Advertisement

Drier Climatic Conditions Increase Withanolide Content of Withania coagulans Enhancing Its Inhibitory Potential Against Human Prostate Cancer Cells

  • Samiya RehmanEmail author
  • Ken Keefover-Ring
  • Ihsan ul Haq
  • Erum Dilshad
  • Mohammad Imran Khan
  • Nosheen Akhtar
  • Bushra Mirza
Article
  • 52 Downloads

Abstract

Prostate cancer is one of the major causes of cancer-related deaths in men and there is a growing interest in identifying natural compounds for its management. We analyzed bioactive withanolides in Withania coagulans from 11 different sites in Pakistan and evaluated the antiprostate cancer activities of leaf extracts from two sites with the greatest amounts. Total withanolide concentration differed by ~ 17-fold between sites, ranging from 1.01 ± 0.01 mg/g dry weight (mean ± SE) at Jand to 16.83 ± 0.02 mg/g at Mohmand Agency. Different tissues varied in their total withanolide content with roots having the least (0.42 ± 0.07 mg/g dry weight) and leaves the most (2.45 ± 0.45 mg/g). We found strong inverse correlations between site annual precipitation versus withanolide amounts in fruits (r = − 0.84, P = 0.001), leaves (r = − 0.88, P < 0.001), roots (r = − 0.91, P < 0.001), and total (r = − 0.89, P < 0.001), but not stems (r = − 0.20, P = 0.556). Extracts made from Mianwali and Mohmand Agency leaves possessed high anticancer activity in terms of increased induction of apoptosis and decreased cell viability, cell proliferation, invasion, and migration of different prostate cancer cell lines. These results are useful for the selection of withanolide-rich germplasm with potent anticancer properties.

Keywords

Prostate cancer Withania coagulans Withanolides Climatic conditions Ecotypes Anticancer properties 

Abbreviations

MTT

3-(45-Dimethylthiazol-2-yl-2,5-diphenyl tetrazolium bromide

BrdU

5-Bromo-2′-deoxyuridine

ML

Mianwali leaf extract

AL

Mohmand Agency leaf extract

HPLC

High-performance liquid chromatography

UHPLC-MS

Ultra-high performance liquid chromatography-mass spectrometry

Notes

Acknowledgements

The authors are very thankful to Dr. Hammad Ismail, Department of Biotechnology and Biochemistry for statistical help.

Funding Information

The Higher Education Commission of Pakistan provided funding for this research.

Compliance with Ethical Standards

Conflict of Interest

The authors declare that they have no conflicts of interest.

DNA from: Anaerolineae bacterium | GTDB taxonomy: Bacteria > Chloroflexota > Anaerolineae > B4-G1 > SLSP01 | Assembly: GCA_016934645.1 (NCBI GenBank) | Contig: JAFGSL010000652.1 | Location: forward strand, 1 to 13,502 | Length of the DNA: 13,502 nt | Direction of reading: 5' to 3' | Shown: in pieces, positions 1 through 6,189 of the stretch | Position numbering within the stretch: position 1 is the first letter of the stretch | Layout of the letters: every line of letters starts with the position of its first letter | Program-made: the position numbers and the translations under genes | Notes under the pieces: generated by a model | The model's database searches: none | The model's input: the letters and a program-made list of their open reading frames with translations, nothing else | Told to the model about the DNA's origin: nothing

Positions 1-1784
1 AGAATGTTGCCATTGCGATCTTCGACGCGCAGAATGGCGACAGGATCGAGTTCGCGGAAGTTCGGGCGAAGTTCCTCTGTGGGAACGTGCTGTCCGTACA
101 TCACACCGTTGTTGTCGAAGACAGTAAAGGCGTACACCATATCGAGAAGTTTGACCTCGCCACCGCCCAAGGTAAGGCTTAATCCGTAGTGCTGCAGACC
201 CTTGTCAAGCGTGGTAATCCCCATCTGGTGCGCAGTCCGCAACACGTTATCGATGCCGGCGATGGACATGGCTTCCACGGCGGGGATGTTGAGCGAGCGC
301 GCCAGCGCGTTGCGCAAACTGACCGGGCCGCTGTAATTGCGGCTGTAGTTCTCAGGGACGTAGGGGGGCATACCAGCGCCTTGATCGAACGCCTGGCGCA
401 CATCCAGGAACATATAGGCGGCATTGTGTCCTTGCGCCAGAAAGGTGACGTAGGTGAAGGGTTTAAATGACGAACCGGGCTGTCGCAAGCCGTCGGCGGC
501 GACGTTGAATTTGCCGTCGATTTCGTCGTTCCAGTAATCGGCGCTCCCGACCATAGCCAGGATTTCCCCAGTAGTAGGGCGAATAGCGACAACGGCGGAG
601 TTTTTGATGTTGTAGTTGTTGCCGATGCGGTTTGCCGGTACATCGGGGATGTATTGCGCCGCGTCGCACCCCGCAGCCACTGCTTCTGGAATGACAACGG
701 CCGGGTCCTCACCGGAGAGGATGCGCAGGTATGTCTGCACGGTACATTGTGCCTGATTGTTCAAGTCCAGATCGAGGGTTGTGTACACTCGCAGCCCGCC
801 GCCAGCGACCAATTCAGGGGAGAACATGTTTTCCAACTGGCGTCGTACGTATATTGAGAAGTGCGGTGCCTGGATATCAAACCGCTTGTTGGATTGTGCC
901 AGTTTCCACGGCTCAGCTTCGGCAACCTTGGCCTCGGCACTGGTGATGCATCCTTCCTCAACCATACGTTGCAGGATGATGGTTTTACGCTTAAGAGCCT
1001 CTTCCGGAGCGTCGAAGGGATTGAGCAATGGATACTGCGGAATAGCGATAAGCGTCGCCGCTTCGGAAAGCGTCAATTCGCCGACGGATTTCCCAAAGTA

Supplementary material

12010_2018_2933_MOESM1_ESM.jpg (773 kb)
ESM 1 (JPG 773 kb)

References

  1. 1.
    Maurya, R. (2010). Chemistry and pharmacology of Withania coagulans: an Ayurvedic remedy. Journal of Pharmacy and Pharmacology, 62(2), 153–160.CrossRefGoogle Scholar
  2. 2.
    Mirjalili, M., Moyano, E., Bonfill, M., Cusido, R., & Palazón, J. (2009). Steroidal lactones from Withania somnifera, an ancient plant for novel medicine. Molecules, 14(7), 2373–2393.CrossRefGoogle Scholar
  3. 3.
    Salehi, M., Aghamaali, M. R., Sajedi, R. H., Asghari, S. M., & Jorjani, E. (2017). Purification and characterization of a milk-clotting aspartic protease from Withania coagulans fruit. International Journal of Biological Macromolecules, 98, 847–854.CrossRefGoogle Scholar
  4. 4.
    Atta-ur-Rahman, Dur-e-Shahwar, Naz, A., & Choudhary, M. I. (2003). Withanolides from Withania coagulans. Phytochemistry, 63, 387–390.CrossRefGoogle Scholar
  5. 5.
    Hemalatha, S., Wahi, A. K., Singh, P. N., & Chansouria, J. P. N. (2004). Hypoglycemic activity of Withania coagulans Dunal in streptozotocin induced diabetic rats. Journal of Ethnopharmacology, 93(2-3), 261–264.CrossRefGoogle Scholar
  6. 6.
    Hemalatha, S., Wahi, A. K., Singh, P. N., & Chansouria, J. P. N. (2006). Hypolipidemic activity of aqueous extract of Withania coagulans Dunal in albino rats. Phytotherapy Research, 20(7), 614–617.CrossRefGoogle Scholar
  7. 7.
    Hoda, Q., Ahmad, S., Akhtar, M., Najmi, A. K., Pillai, K., & Ahmad, S. J. (2010). Antihyperglycaemic and antihyperlipidaemic effect of poly-constituents, in aqueous and chloroform extracts, of Withania coagulans Dunal in experimental type 2 diabetes mellitus in rats. Human & Experimental Toxicology, 29(8), 653–658.CrossRefGoogle Scholar
  8. 8.
    Chadha, Y. (1976). The wealth of India (ed ed.). New Delhi: Publication and Information Directorate CSIR.Google Scholar
  9. 9.
    Bharti, S. K., Kumar, A., Sharma, N. K., Krishnan, S., Gupta, A. K., & Padamdeo, S. R. (2012). Antidiabetic effect of aqueous extract of Withania coagulans flower in Poloxamer-407 induced type 2 diabetic rats. Journal of Medicinal Plants Research, 6, 5706–5713.Google Scholar
  10. 10.
    Kirthikar, K. R., & Basu, B. D. (1933). Indian medicinal plants (2nd ed.). Delhi: Bishen Singh Mahendra Pal Singh.Google Scholar
  11. 11.
    Dymock, W., Warden, C. J. H., & Hooper, D. (1893). Pharmacographia indica. In P. Kegan (Ed.), Trench. London: Trubner & Co..Google Scholar
  12. 12.
    Bown, D. (1995). Encyclopedia of herbs and their uses. London: Dorling Kindersley.Google Scholar
  13. 13.
    Chevallier, A. (1996). The encyclopedia of medicinal plants. London: Dorling Kindersley.Google Scholar
  14. 14.
    Maurya, R., Akanksha, Jayendra, Singh, A. B., & Srivastava, A. K. (2008). Coagulanolide, a withanolide from Withania coagulans fruits and antihyperglycemic activity. Bioorganic & Medicinal Chemistry Letters, 18(24), 6534–6537.CrossRefGoogle Scholar
  15. 15.
    Mathur, D., & Agrawal, R. C. (2011). Evaluation of in vivo antimutagenic potential of fruits extracts of Withania coagulans. Der Pharma Chemica, 3, 373–376.Google Scholar
  16. 16.
    Ali, A., Maher, S., Khan, S. A., Chaudhary, M. I., & Musharraf, S. G. (2015). Sensitive quantification of six steroidal lactones in Withania coagulans extract by UHPLC electrospray tandem mass spectrometry. Steroids, 104, 176–181.CrossRefGoogle Scholar